Application of induced pluripotent stem cells in epilepsy
Epilepsy is among the most common neurological disorders, affecting approximately 50 million people worldwide. Importantly, epilepsy is genetically and etiologically heterogenous, but several epilepsy types exhibit similar clinical presentations. Epilepsy-associated genes are being identified. However, the molecular pathomechanisms remain largely unknown. Approximately one-third of epilepsy is refractory to multiple conventional anti-epileptic drugs (AEDs). Induced pluripotent stem cells (iPSCs) provide an excellent tool to study the pathomechanisms underlying epilepsy and to develop novel treatments. Indeed, disease-specific iPSCs have been established for several genetic epilepsies. In particular, the molecular mechanisms underlying certain developmental and epileptic encephalopathies, such as Dravet syndrome, have been revealed. Modeling epilepsy with iPSCs enables new drug development based on the elucidated pathomechanisms. This can also be used to evaluate conventional AEDs and drug repurposing. Furthermore, transplanting neuronal cells derived from iPSCs into the brain has great potential to treat refractory epilepsies. Recent advances in iPSC technology have enabled the generation of neuronal organoids, or "mini brains." These organoids demonstrate electrophysiological activities similar to those of the brain and have the potential for extensive epilepsy research opportunities. Thus, the application of iPSCs in epilepsy provides insight into novel treatments based on the molecular pathomechanisms of epilepsy. In this review, we comprehensively discuss the studies conducted on iPSCs established for genetic epilepsy or epilepsies without major structural dysmorphic features. Copyright © 2020. Published by Elsevier Inc.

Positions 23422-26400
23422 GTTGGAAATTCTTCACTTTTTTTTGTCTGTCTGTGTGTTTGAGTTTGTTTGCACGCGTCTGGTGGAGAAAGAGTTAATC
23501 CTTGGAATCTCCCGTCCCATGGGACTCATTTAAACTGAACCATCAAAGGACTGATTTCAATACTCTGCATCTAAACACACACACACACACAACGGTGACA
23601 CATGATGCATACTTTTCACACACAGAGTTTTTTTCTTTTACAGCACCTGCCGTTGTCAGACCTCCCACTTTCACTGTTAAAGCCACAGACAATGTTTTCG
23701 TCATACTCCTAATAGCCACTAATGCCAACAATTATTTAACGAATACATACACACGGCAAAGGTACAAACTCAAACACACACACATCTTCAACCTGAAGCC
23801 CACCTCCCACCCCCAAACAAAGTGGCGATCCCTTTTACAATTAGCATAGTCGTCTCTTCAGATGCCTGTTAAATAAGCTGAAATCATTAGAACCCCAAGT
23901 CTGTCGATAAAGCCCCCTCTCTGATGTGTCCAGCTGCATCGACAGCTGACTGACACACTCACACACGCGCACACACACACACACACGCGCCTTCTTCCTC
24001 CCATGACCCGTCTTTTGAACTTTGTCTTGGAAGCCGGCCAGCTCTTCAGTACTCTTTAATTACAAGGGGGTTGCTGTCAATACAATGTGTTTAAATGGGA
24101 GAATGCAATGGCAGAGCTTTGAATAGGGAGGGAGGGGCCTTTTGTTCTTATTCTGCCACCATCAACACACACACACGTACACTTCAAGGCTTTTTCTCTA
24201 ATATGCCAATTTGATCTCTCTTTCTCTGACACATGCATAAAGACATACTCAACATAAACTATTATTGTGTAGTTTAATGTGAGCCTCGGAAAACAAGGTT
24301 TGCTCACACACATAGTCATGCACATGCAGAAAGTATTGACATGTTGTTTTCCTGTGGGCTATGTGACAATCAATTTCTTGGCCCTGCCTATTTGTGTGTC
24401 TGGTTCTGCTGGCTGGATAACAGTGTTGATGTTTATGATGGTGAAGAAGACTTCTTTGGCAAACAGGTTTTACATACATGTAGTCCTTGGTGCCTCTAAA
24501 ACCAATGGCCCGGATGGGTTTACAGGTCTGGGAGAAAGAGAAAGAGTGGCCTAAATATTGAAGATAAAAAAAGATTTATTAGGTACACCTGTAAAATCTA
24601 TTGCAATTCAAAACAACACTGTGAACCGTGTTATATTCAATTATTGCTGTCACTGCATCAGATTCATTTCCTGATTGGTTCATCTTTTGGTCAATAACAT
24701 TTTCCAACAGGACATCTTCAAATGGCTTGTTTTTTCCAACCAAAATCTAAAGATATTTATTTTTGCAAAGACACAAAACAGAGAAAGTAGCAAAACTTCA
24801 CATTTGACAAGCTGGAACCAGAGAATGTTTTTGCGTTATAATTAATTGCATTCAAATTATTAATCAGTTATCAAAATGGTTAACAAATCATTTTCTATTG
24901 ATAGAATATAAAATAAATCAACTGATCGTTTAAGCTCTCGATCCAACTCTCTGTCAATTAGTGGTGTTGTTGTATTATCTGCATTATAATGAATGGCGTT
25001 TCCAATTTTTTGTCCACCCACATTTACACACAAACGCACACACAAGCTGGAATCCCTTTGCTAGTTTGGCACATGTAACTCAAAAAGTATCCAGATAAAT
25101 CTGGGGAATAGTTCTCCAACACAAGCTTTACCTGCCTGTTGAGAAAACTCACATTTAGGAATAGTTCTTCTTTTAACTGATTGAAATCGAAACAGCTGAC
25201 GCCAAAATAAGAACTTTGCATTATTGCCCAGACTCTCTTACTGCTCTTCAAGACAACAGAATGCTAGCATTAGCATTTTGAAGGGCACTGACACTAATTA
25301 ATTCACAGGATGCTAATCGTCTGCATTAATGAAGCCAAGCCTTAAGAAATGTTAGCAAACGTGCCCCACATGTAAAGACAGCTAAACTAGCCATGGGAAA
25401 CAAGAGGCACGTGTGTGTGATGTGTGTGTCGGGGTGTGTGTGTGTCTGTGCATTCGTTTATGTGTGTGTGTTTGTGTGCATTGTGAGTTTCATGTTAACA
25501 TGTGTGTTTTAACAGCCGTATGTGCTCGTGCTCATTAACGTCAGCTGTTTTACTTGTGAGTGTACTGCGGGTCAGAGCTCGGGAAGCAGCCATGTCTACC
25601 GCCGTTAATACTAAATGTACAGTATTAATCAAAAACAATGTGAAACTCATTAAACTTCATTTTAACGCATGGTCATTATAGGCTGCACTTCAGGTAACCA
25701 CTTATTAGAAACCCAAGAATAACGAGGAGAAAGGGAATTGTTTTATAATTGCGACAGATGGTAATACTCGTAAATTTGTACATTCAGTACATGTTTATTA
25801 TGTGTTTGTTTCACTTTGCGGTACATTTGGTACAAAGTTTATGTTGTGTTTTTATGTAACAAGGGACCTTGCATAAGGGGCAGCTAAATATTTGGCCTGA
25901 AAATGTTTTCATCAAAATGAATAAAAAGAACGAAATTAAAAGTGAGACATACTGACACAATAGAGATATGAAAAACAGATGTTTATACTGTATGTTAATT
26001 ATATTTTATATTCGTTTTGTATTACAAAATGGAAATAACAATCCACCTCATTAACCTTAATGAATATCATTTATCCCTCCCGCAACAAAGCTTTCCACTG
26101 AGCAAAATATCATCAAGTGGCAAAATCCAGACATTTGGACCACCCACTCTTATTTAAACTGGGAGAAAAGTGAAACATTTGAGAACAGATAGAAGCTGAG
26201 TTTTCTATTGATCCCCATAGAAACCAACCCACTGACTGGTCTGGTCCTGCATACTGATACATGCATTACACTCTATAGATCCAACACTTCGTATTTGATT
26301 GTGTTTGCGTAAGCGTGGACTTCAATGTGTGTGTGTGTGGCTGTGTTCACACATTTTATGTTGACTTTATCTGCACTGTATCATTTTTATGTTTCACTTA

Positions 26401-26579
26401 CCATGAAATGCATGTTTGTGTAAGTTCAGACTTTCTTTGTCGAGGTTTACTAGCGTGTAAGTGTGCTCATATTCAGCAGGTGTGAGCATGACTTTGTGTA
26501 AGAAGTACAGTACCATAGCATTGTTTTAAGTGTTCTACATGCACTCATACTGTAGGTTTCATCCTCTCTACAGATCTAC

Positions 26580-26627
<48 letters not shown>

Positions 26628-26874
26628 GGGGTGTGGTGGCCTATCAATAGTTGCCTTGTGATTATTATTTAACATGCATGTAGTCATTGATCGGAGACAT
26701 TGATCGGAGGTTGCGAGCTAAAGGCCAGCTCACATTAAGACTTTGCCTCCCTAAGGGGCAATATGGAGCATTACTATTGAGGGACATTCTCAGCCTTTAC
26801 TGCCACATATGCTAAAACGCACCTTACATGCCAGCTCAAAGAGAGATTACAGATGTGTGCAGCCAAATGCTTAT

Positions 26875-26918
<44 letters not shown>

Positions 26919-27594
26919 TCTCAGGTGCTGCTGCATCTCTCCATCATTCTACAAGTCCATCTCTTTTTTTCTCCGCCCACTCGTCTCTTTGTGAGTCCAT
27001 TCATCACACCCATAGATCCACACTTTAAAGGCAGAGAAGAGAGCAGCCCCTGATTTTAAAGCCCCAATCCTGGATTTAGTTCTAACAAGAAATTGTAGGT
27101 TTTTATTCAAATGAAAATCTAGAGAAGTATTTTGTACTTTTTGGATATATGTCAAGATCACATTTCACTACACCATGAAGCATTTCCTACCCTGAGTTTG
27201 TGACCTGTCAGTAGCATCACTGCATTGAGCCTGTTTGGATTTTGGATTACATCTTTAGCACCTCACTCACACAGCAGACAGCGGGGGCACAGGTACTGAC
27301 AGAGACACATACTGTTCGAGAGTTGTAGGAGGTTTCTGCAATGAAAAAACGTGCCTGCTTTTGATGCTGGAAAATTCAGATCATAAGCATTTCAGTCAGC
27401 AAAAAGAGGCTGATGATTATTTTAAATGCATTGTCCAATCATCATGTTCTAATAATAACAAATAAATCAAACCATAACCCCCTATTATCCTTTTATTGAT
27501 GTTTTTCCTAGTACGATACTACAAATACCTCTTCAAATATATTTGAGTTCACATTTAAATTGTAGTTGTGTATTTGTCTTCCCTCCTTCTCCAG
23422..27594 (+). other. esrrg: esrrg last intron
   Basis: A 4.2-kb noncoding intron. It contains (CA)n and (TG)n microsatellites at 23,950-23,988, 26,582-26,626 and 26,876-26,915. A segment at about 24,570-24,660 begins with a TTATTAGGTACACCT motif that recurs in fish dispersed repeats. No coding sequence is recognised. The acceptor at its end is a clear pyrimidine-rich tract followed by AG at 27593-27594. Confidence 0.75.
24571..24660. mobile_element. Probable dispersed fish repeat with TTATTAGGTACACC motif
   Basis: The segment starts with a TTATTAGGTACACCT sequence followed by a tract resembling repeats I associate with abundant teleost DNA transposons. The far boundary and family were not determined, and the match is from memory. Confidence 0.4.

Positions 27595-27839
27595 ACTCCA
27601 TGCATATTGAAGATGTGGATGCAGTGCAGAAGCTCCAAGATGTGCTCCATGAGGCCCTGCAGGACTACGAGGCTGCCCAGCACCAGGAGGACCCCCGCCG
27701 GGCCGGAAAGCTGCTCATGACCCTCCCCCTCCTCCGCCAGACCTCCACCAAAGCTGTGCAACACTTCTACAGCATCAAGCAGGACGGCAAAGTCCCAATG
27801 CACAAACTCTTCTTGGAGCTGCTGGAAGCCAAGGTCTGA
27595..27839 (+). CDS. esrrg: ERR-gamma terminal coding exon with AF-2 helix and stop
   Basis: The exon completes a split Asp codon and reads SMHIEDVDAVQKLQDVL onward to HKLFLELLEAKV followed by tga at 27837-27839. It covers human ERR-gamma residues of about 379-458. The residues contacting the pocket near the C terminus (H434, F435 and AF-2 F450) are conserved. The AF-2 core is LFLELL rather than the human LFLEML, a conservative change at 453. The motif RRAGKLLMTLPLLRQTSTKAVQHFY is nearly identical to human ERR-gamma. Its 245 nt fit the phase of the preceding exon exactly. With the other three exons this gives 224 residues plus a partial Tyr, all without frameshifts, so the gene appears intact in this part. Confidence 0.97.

|Authors||Hirose S, Tanaka Y, Shibata M, Kimura Y, Ishikawa M, Higurashi N, Yamamoto T, Ichise E, Chiyonobu T, Ishii A|
|Journal||Molecular and cellular neurosciences|
|Publication Date||2020 Oct;108:103535|